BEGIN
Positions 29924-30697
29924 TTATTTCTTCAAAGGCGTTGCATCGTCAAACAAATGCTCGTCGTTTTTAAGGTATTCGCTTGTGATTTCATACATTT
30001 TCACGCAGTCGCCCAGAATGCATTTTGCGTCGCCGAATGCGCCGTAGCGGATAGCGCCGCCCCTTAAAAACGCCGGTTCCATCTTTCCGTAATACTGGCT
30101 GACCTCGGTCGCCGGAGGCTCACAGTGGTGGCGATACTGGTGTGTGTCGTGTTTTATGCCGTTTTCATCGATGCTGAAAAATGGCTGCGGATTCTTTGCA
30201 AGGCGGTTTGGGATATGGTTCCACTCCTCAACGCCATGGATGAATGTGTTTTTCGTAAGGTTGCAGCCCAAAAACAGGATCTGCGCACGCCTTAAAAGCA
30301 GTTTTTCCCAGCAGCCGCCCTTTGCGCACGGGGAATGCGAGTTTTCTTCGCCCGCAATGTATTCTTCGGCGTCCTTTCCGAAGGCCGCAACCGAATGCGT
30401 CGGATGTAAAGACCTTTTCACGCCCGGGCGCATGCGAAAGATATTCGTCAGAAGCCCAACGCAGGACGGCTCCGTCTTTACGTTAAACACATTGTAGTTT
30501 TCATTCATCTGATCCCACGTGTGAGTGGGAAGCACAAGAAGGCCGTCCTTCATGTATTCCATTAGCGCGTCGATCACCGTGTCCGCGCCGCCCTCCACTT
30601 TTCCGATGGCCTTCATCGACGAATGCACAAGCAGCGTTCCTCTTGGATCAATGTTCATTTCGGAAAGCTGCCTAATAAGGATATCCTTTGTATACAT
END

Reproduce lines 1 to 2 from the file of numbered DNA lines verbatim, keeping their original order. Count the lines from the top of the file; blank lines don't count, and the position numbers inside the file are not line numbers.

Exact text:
Positions 29924-30697
29924 TTATTTCTTCAAAGGCGTTGCATCGTCAAACAAATGCTCGTCGTTTTTAAGGTATTCGCTTGTGATTTCATACATTT